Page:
EMILY Wornes has been "getting better" for more than three years.
And despite all she has been dealt she can still see the positives in everything.
The former Albury woman's life changed in a matter of seconds.
It crumbled with her helpless body as she fell to a marble floor five stories below, shattering on impact.
Somehow she survived.
She survived two days lying on a trolley in Peru without any painkillers, surgeries in multiple different countries, the constant talk of amputation, a long and strenuous rehabilitation and ongoing nerve pain.
And as if she hadn't been dealt enough, a recent surgery once again left Emily paralysed.
She is now learning to walk again. For the second time since her accident.
The surgery - number 13 since her fall - to remove a cyst on her spinal cord over New Year's 2018 left her nerves in shock, leaving her paralysed once again.
"Surgery went well, they were able to drain the cyst, however when I woke up, for the second time in my life I was paralysed in my right leg," Emily told The Border Mail.
"The open back surgery stunned the nerves in my right leg.
"Nothing was damaged and they will come back, it's just going to take a whole lot of physio."
Emily said the news "broke her heart".
"I was walking after so long and to have that taken away again hurt," she said.
"But I love life and everyone in it too much to give up now."
It was December 15, 2015 when Emily, a then-23-year-old, was having the time of her life in Peru when her travels turned to disaster.
She fell through a balcony of a hostel, shattering every bone imaginable on impact.
Her right elbow shattered and the L3 vertebra in her spine "exploded".
"When I fell, I broke my back, pelvis, sacrum, right arm, right ankle and both my feet, leaving a lot that needed to be fixed," Emily said.
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"I had open back surgery in Peru to stabilise me so I could be flown to San Diego where I would undergo another 13 hour open back surgery along with another three surgeries on other parts of my body.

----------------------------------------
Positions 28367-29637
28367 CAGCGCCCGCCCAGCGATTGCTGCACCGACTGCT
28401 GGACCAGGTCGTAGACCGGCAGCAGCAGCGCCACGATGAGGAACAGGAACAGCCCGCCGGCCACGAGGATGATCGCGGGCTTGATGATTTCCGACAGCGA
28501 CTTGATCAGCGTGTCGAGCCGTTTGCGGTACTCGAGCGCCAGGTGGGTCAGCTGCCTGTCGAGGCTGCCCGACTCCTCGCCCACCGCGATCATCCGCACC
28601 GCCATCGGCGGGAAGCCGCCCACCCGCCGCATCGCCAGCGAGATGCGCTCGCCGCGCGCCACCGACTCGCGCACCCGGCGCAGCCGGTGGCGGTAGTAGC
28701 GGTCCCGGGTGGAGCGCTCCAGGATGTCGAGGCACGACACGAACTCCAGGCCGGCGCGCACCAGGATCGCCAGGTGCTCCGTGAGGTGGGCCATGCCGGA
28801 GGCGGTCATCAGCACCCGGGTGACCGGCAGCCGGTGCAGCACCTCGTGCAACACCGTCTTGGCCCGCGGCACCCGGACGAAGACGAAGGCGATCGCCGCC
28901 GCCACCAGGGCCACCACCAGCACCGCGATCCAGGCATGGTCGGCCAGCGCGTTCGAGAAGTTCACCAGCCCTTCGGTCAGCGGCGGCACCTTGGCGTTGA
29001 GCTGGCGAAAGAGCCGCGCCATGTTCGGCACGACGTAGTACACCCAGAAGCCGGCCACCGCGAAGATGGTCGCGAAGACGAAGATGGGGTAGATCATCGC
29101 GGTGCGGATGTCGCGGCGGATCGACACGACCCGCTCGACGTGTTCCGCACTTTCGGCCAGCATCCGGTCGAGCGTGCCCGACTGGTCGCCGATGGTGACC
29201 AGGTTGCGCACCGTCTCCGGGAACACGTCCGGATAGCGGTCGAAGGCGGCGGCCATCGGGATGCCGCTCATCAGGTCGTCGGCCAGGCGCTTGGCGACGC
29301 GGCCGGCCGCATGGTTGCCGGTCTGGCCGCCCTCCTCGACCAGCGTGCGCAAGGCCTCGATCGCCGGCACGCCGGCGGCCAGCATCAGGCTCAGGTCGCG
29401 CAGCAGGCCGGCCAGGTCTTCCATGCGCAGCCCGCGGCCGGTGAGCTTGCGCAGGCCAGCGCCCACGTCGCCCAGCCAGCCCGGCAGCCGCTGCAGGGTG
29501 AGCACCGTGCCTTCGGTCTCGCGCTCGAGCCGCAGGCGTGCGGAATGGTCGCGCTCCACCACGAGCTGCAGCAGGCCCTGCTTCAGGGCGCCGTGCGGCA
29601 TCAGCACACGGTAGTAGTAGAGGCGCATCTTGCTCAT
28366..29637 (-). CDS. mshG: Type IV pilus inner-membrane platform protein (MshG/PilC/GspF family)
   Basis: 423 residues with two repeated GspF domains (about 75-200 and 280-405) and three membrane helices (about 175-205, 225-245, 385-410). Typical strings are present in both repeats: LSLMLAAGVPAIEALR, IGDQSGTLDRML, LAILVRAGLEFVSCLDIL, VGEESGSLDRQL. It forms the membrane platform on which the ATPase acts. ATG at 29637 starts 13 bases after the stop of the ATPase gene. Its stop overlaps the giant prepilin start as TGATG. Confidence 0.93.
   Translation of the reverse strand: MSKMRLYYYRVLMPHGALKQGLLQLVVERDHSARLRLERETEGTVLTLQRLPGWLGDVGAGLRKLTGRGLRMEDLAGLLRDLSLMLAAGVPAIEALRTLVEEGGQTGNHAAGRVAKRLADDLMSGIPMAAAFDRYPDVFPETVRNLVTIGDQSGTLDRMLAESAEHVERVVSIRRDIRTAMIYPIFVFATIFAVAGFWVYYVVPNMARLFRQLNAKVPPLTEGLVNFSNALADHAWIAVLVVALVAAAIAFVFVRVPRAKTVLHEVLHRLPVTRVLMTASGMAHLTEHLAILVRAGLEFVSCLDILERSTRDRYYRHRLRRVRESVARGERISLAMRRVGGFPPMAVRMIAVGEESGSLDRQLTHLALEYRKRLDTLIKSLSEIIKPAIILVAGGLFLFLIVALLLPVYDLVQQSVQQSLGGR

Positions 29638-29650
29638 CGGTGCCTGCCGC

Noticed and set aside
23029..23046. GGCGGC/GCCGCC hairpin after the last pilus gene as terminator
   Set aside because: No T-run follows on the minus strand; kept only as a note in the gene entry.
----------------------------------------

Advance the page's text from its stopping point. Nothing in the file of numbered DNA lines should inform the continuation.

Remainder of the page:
"This is when I was told I may never walk again."
But despite the uphill battle, Emily continued to climb.
At the peak of her pain Emily was having 40mL of morphine.
"And I was still chilling there completely sober," Emily said.
"I'd become tolerant to the drugs."
Her biggest battle has been chronic nerve pain.
"Nerve pain occurs when your nerves are damaged or squashed and signals from the brain can't get to parts of the body they want to, so the nerves freak out, and cause a whole heap of pain.
"It's a burning stabbing sensation, it literally feels like someone has poured burning hot water over your legs, or has taken to them with a blunt knife, I know that's sounds dramatic but its exactly what it feels like - worse than labour I've heard."
"I was never one to let pain get the better of me before my accident, I'd even refuse to take Panadol.
"But nerve pain, that's another story, it strikes whenever it feels like and the worst thing was that there's no pharmaceutical drug that helps it.
"I'd end up in the hospital once a week due to nerve pain, crying and screaming, praying for someone to take the pain away. They would usually end up having to sedate me with morphine because of the pain."
But what was worse than the pain was the "morphine hangover".
"You get what I call a morphine hangover, where you vomit all the next day and can barely move, you are just wrecked and a shell."
Currently her days involve 4.5 hours of physiotherapy, riding her trike, swimming laps, two hours of floor and strengthening exercises and yoga and meditation.
Throughout each week she also has roughly four medical appointments.
But she doesn't stop there.
"I'm also studying holistic counselling, have began public speaking and am in the process of writing a book," she said.
"By July I would love to be walking again."
Emily's former high school has raised almost $3000 for her continuing expenses.
Xavier High School MacKillop house captain Jessica Lowry said they held an Easter raffle on April 12 with plenty of Albury-Wodonga business donating prizes.
"I had a number of local businesses donate amazing prizes to the fundraiser which enabled us to put together an Easter raffle," she said.
"Emily and her sisters were former Xavier and MacKillop house students and we decided to, as a house community, raise funds to support the family with Emily's further rehabilitation journey."
Jessica said a generous donation of $2000 from Apco made a huge difference.
Emily is due to speak at the high school about her recovery in the coming months.
You can keep up with Emily on her Facebook page.
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